Sonko’s arrest caused several protests in several with his supporters believing that the sitting government was driven by the desire to have a weakened opposition. Senegal also represents another power retention dynamic by ruling parties and their leaders. In addition to arresting opposition as with Sonko, ruling parties often shift goalposts to stay in power as seen with President Macky Sall who throughout his tenure often hinted towards seeking a third term.

Although President Sall, has gone on to announce that he is not seeking a third term, many African leaders have often used the power at their disposal to extend their stay in power.

One example is President Paul Biya in Cameroon, who has ruled the country since 1982. Upon winning the presidency in the country, Biya promised to liberalise the political space in the country, and this seemed to be the case in the early years of his presidency. However, a coup attempt in his country in 1984 resulted in Biya tightening his grip on power in the country. He reneged on his promises, and instead, Cameroon has now had the same president for over 40 years, pointing to the famous term ‘big man politics’ where power is centralised in one person. Under Biya, it is believed the opposition parties are present, but several of them are bankrolled by Biya himself, further undermining democratic processes in the country. By eliminating opposition parties, Cameroon is dominated by Biya’s party, which controls 63 out of 70 seats in the national assembly. This is yet another factor undermining democracy as there are no checks and balances which are essential to the system.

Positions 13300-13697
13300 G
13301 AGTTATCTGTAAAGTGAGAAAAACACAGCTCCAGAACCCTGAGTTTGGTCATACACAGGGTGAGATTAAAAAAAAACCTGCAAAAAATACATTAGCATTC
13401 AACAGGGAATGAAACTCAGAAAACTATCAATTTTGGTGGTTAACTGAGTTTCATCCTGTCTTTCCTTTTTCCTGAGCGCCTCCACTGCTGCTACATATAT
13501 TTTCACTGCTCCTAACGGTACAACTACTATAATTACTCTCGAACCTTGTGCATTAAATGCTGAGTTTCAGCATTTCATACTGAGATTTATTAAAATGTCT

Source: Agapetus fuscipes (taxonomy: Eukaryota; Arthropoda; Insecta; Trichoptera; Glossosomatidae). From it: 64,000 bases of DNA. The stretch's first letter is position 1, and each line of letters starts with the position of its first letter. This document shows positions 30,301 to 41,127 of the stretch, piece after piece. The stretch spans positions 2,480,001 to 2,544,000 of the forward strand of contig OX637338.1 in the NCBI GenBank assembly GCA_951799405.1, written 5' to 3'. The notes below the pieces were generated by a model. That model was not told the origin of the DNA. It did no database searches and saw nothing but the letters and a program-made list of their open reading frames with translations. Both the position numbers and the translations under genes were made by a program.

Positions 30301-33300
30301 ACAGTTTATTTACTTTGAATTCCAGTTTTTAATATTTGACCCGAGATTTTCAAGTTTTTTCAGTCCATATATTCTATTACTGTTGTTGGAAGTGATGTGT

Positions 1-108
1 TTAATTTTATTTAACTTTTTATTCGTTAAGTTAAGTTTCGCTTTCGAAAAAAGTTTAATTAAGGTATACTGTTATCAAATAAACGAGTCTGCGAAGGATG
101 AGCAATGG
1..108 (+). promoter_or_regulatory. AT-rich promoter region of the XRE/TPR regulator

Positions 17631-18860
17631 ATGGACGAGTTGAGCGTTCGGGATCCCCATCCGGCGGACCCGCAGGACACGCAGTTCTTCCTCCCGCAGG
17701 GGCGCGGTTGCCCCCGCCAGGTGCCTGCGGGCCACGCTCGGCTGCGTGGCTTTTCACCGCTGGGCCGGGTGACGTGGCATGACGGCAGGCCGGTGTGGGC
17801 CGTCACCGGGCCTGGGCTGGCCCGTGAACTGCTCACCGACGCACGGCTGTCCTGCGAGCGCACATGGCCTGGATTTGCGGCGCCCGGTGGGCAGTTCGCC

Another important feature affecting democracy in Africa is the lack of participation by citizens in electoral processes. The involvement of the citizenry in electoral processes is at the heart of democracy. In South Africa which has its general election in 2024, the local government elections were proof that certain sects were feeling disenfranchised. According to the IEC, nine million South Africans who are eligible to vote have not registered to vote. Most of those who fall under this category are young people, 46% of this group are aged 20 to 29 years old. These figures are ominous for the democratic processes in South Africa as the country goes to the polls next year. The youth in the country are mainly discouraged due to the lack of employment opportunities upon obtaining a degree.

Although unlike many other African countries, South Africa is believed to have strong institutions, the state of the economy is intrinsically linked to democratic processes in the country as the country conducts its elections next year.

Although it is fraught with several challenges on the African continent, democracy remains one of the few vehicles that the continent can use to fulfill its potential. Adhering to its principles such as upholding the rule of law and a peaceful change in government could go a long way in ensuring that the will of citizens is not subverted but upheld and respected.

*Ratidzo C. Makombe is a doctoral candidate in Development Studies and a researcher at the University of Johannesburg’s Institute for Pan-African Thought and Conversation (IPATC).